RSS feed RSS Twitter Twitter Facebook Facebook 15 Questions 15 Questions

CD Feature/ J. Corigliano/J. Friedman: "String Quartet/String Quartet No.2"

img  Tobias

Looked at it from a purely physical point of view, this disc comprises the meeting of two generations: John Corigliano, born in 1938, popularly known as the Oscar-winning composer of “The Red Violin” and counted as one of the most eminent American symphonics in one corner and Jefferson Friedman, now in his mid-30s and long past the stage when he was “merely” regarded a great talent, in the other. On a more musical note, there are probably at least four generations involved here.

Corigliano, at least, was raised in a Classical environment and if his music connects with so many different audiences around the globe, then it surely has a lot to do with the fact that his style reaches out to the past and the present alike. His appointment for “Red Violin” at least to a degree stems from his ability to incorporate the recognisable into the unexpected and to allow the outside world into the idiosyncracies of his creative mind. The other reason may well be his weariness of sophisticated irony and intellectual ambiguities – there certainly are no trapdoors in a romantic, sweetly tuned piece like the opening “Snapshot:: circa 1909”, inspired by the family photograph pictured on the album cover. The more astonishing fact is that he is capable of transferring his personal principles to the critical form of the String Quartet. In the eyes of Corigliano, the String Quartet is not necessarily a synonym for progress at all cost, but rather a metaphor for modern times, its elements showing almost complete free will at the microlevel and yet recognising their interdepencency and a need for close interaction on a macrolayer. Genres and musical periods do not matter here, as he unalarmedly uses inspiration from counterpoint, Bartok and the morning prayer of Moroccan muezzins. Later reworked into his second symphony, his String Quartet bases around the themes of disintegration and coherence, of disbandening and yet remaining connected, of silence and sound. High-pitched, almost drone-like ambiances meet ragged monotonal rhythms aspiring to one of four pitch centers, while the movements group around a Nocturne with fragmented, uncertain threads melting into decided unison at intervals. A dense work with a slightly claustrophobic mood and of a brittle tenderness.

Much of what makes Corigliano unique lives on in his former pupil Jefferson Friedman: The cinematic wideness of his chords, the clever use of themes and the capacity to hold a work of various emotional states together by weaving a carpet of red threads. And yet, Friedman’s second String Quartet demonstrates a more autobiographical approach to writing, his work constituting an aural diary of sorts. Because his themes are highly associative, this never results in navel-gazing, but in a composition often suspended in time, with many small movements nudging each other towards standstills of moving intensity.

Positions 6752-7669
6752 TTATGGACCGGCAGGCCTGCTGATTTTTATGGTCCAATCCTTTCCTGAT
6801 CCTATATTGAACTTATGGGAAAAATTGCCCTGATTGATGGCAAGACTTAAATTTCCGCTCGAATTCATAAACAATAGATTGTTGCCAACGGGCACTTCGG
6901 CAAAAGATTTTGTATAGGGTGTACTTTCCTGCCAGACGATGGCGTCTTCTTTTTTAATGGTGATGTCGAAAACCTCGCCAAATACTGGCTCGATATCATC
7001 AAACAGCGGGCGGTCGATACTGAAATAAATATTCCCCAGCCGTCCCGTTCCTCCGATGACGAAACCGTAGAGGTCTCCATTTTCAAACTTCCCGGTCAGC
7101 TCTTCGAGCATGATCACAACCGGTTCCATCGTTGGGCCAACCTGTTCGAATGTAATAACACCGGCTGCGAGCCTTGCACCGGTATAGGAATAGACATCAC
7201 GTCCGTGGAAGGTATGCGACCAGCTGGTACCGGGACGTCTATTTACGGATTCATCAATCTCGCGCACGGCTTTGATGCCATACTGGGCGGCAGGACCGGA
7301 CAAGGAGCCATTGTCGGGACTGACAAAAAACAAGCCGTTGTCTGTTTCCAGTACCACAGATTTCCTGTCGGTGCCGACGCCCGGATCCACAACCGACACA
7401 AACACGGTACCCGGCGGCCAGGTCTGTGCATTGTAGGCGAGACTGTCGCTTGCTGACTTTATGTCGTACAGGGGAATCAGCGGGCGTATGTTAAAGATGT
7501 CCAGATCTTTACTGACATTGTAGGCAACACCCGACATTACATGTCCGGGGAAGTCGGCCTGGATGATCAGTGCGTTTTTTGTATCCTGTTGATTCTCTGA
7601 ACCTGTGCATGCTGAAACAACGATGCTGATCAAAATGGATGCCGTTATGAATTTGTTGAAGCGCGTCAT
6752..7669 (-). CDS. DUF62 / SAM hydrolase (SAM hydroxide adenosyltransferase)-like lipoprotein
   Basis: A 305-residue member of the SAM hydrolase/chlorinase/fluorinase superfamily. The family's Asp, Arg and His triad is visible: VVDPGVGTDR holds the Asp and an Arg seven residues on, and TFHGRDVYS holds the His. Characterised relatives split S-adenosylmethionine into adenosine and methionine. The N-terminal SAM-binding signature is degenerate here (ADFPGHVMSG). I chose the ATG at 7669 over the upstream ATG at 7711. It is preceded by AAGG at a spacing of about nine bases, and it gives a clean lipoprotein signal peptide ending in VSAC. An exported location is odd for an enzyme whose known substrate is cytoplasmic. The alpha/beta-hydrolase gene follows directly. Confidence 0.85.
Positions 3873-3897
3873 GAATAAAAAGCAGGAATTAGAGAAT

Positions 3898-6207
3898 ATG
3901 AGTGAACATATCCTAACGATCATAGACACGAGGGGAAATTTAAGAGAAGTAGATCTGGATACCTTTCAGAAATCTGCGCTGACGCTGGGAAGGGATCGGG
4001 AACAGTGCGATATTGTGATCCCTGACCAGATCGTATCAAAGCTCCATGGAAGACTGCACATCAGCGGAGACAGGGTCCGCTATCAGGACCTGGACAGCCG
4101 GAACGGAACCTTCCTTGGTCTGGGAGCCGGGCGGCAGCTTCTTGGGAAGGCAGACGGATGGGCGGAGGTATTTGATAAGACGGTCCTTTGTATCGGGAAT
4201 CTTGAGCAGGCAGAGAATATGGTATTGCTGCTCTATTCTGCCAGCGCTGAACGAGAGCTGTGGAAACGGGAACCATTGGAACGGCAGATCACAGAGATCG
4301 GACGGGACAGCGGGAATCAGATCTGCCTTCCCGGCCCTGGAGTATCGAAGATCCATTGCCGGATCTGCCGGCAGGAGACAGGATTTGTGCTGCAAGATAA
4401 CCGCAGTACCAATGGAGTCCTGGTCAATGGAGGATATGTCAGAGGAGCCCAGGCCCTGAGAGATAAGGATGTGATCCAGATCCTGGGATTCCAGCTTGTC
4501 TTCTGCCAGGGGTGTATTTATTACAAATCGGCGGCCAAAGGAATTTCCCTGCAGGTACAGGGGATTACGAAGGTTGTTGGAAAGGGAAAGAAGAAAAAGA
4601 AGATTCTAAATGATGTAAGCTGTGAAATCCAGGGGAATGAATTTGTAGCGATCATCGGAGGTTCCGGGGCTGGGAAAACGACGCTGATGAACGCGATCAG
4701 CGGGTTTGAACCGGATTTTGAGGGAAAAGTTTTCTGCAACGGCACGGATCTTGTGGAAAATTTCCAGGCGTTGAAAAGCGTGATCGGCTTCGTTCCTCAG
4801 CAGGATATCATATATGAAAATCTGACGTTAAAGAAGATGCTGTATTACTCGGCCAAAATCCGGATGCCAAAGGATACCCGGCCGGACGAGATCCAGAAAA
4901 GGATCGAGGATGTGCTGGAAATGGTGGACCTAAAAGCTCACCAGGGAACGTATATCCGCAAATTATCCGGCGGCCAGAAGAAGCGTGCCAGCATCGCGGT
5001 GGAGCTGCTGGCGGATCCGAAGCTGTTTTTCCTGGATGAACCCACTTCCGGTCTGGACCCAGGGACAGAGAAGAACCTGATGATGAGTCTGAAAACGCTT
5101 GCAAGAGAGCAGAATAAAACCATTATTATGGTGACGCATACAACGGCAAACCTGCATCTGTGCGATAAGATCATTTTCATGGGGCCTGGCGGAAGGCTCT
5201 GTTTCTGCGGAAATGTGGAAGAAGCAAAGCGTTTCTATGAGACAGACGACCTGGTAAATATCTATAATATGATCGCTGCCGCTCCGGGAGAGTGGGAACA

The diverse influences which have entered their scores are hardly ever as obvious as in the “Fugue” incorporated into Corigliano’s String Quartet and mostly remain on an inspirational level, with one flame sparking the next. How many generations exactly are bundled together here is therefore impossible to discern. What can be said with relative certainty, however, is that their handshake is not just one of respect – but of mutual understanding as well.

By Tobias Fischer

Homepage: John Corigliano at G. Schirmer Inc.
Homepage: Jefferson Friedman
Homepage: Naxos Recordings

Related articles

CD Feature/ Krzysztof Penderecki: "Symphony No. 8"
A chance within the dilemma: ...
15 Questions to The Pavel Haas Quartet
To the Pavel Haas Quartet, ...
Helmut Lachenmann: Handshake with the Arditti Quartet
Kairos Records has announced the ...
15 Questions to the Zemlinsky Quartet
I've had long discussions in ...
CD Feature/ Peter Maxwell Davies: "Naxos Quartets Nos. 7 and 8"
Stone-made allegories and a musical ...
15 Questions to the Corigliano Quartet
"John Corigliano: Music for String ...
CD Feature/ The Fibonacci Sequence: "Ned Rorem: Chamber Music"
Strong enough to stand on ...
CD Feature/ Lex van Delden: "Complete String Quartets"
Harmony and atonality: Like drinking ...
CD Feature/ Richard Wagner: "Das Rheingold"
The revelations just keep coming.
CD Feature/ Douglas Lilburn: "A song of Islands"
A second hint at what ...
CD Feature/ Monteverdi: "Madrigals Book 5"
A classic of sorrow and ...
CD Feature/ Vivaldi: "Sacred Music 2"
The spiritual journey continues.
CD feature/ Ana Maria Martinez: "Soprano Songs and Arias"
Mellow, dreamy and addictive

Partner sites